If you recognize the name Matt Wozenilek you're either presently a downtown business owner, or you remember the name vaguely from the classroom of your youth. The former-teacher has taken up the role of crusader in his retirement, his crusade is against obstacles to mobility and his Saladin is any downtown building that was built before more humane standards in construction were demanded in the name of human rights.
Under ordinary circumstances, Wozenilek would be the head of a movement, a local hero. But if you own a downtown building that pre-dates Pearson, the sight of Wozenilek coming your way might have you ducking for cover.
Wozenilek's in the news again for bringing another downtown business to a Human Rights Tribunal mediation: Diana's Restaurant. This while he has a mediation with The Bookself and Duncan-McPhee respectively before the tribunal in March and having just wrapped up mediation with another downtown business last month. Wozenilek is probably involved in more legal action than your average attorney, and like your average lawyer, you can make an argument that he's in it for the money.
Wozenilek is demanding $6,000 in compensation for “injury to my dignity, feelings and self-respect.” Now that amount is hardly going to break the record for awards given out by the legal system, but for a small business that's a pretty hefty sum, especially when the "injury" is compounded by the insult of Wozenilek having never patroned Diana's. That's right, even though he's apparently never eaten there, and apparently never even tried, Wozenilek is taking Diana's to court for not being accessible. In other news, I'm going to sue Apple for stealing my idea for the iPad, even though they had invented it long before I had even thought of it.
But while Wozenilek's cause is just, there is a slight problem. According to Ontario law, buildings built before the implimentation of modern building codes to allow for accessibility for people with disabilities have a grandfathered exception. That includes a lot of heritage buildings, the type that makes up, oh, the vast majority of Downtown Guelph. Still, the Human Rights Tribunal of Ontario will hear any and all complaints brought to them about any older or heritage building, which brings us to the corner of No and Where in terms of trying to sort of if people like Wozenilek have a case or not (or several cases as the situation maybe.)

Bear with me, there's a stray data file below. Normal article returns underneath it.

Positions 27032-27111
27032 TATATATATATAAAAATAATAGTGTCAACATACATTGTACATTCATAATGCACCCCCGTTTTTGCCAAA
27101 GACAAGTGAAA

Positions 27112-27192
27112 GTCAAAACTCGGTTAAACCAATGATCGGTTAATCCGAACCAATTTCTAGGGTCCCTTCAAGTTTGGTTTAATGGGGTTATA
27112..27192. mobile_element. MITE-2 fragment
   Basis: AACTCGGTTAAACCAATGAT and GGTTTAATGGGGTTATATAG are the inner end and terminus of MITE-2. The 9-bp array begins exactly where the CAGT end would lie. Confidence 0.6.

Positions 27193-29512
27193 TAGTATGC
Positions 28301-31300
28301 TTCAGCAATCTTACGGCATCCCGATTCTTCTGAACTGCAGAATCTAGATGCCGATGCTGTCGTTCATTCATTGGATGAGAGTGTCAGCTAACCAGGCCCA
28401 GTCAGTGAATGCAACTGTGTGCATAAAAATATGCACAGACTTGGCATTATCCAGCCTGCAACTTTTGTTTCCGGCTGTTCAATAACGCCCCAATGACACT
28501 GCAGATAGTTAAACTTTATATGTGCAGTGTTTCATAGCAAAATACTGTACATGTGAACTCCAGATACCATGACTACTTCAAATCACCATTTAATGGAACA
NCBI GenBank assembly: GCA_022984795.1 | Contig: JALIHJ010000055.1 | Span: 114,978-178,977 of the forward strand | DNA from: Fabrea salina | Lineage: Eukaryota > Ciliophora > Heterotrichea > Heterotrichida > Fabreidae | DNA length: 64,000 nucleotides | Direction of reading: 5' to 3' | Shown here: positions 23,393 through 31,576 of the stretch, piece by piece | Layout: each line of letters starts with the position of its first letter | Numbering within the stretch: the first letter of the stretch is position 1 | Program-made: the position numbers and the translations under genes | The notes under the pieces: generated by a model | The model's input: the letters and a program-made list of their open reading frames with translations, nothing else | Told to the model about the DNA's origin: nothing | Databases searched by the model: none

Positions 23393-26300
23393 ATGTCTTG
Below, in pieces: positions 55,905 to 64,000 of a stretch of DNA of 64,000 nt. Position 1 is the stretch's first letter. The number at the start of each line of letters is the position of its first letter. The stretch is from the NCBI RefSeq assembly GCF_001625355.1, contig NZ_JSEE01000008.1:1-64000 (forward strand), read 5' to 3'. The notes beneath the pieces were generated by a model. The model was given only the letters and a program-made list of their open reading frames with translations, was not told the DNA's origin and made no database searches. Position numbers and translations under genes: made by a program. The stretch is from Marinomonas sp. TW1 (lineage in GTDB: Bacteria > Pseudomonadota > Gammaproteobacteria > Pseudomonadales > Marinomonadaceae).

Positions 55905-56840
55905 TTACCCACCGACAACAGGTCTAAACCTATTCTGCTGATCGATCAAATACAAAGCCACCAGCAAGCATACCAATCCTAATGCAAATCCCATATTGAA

So in a case of using the letter of the law to defeat the spirit of the law, Wozenilek seems determined to sue every downtown building one at a time, even though the law says old buildings are exempt. So what's the point? Other than making a general nuisance of yourself, I guess? Well, I suppose one could argue that Wozenilek is raising awareness, trying to draw attention to the issue of accessibility, but why target old buildings downtown? Because there's no easy solution? Becuase they're trapped between a rock and a hard place: legally protected, but still culpable?
Or maybe because there's no way for these businesses to respond other than monitarally. Many of these builidings can't bring themselves up to code for archetectual reasons, the physical space jsut will not allow it. So what other recourse is there than money? Money that goes into the pocket of Mr. Wozenilek. Many have already supposed that Wozenilek has found the ultimate cash business in suing inaccessible downtown buildings, and although cynacism isn't my default setting, I can't help but wonder if this is the case.
True, it would be wonderful if the worlds was more accessible, but how does suing make it so? Is it not in the best interest of these business to be able to attract more customers? This may be one of those situations where there are no good answers, but like a lot of things in life I know the answer isn't in pointless litigation, it's not in making businesses frightened of your lawyer's long arm, and it isn't in seemingly pocketing all the reward for yourself without contributing anything substantive to make the situation better. But if you have to go through all that, at least try and be a patron at the establishment first.